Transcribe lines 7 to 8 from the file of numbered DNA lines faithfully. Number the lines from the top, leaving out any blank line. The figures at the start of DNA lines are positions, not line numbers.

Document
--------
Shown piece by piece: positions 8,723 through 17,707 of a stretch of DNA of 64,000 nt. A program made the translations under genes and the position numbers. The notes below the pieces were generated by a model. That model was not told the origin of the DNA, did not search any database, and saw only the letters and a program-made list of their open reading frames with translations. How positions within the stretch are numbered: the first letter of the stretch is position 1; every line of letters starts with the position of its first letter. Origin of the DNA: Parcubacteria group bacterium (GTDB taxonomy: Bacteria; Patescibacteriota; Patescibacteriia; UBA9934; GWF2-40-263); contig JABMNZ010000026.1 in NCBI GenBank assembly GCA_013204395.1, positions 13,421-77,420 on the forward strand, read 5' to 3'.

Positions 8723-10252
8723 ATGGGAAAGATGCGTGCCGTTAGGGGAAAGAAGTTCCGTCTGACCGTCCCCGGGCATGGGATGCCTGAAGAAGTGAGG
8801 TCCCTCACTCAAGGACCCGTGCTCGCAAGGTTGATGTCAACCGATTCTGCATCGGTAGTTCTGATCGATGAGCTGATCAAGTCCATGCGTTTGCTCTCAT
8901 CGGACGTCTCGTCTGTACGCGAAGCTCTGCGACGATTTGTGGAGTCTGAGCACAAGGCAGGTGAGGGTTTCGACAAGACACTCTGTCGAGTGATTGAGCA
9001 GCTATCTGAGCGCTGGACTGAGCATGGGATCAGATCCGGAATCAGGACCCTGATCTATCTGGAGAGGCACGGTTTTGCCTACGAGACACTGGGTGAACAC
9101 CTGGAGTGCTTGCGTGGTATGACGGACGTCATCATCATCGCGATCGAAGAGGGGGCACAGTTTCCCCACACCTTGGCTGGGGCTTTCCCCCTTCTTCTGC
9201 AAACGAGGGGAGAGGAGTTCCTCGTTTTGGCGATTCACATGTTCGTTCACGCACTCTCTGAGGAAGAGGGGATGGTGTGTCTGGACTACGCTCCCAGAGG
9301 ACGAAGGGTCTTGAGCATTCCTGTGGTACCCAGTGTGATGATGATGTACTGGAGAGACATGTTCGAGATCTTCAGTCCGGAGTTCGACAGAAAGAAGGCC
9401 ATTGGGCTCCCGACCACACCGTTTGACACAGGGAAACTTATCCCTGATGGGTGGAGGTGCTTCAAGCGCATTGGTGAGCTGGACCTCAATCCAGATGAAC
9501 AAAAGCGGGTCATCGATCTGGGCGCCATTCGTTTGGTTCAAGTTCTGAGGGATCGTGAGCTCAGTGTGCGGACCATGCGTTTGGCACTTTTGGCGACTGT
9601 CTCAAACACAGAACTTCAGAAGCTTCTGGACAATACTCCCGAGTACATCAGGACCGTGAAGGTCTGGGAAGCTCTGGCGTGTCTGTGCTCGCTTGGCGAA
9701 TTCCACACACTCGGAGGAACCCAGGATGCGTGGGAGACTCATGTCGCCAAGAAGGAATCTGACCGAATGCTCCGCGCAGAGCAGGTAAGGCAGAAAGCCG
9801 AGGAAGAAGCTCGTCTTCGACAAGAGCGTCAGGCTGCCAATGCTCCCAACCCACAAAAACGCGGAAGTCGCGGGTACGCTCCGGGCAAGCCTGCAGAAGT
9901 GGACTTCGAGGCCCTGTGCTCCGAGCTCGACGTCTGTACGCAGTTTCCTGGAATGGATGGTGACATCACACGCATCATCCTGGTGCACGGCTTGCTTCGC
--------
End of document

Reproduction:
9101 CTGGAGTGCTTGCGTGGTATGACGGACGTCATCATCATCGCGATCGAAGAGGGGGCACAGTTTCCCCACACCTTGGCTGGGGCTTTCCCCCTTCTTCTGC
9201 AAACGAGGGGAGAGGAGTTCCTCGTTTTGGCGATTCACATGTTCGTTCACGCACTCTCTGAGGAAGAGGGGATGGTGTGTCTGGACTACGCTCCCAGAGG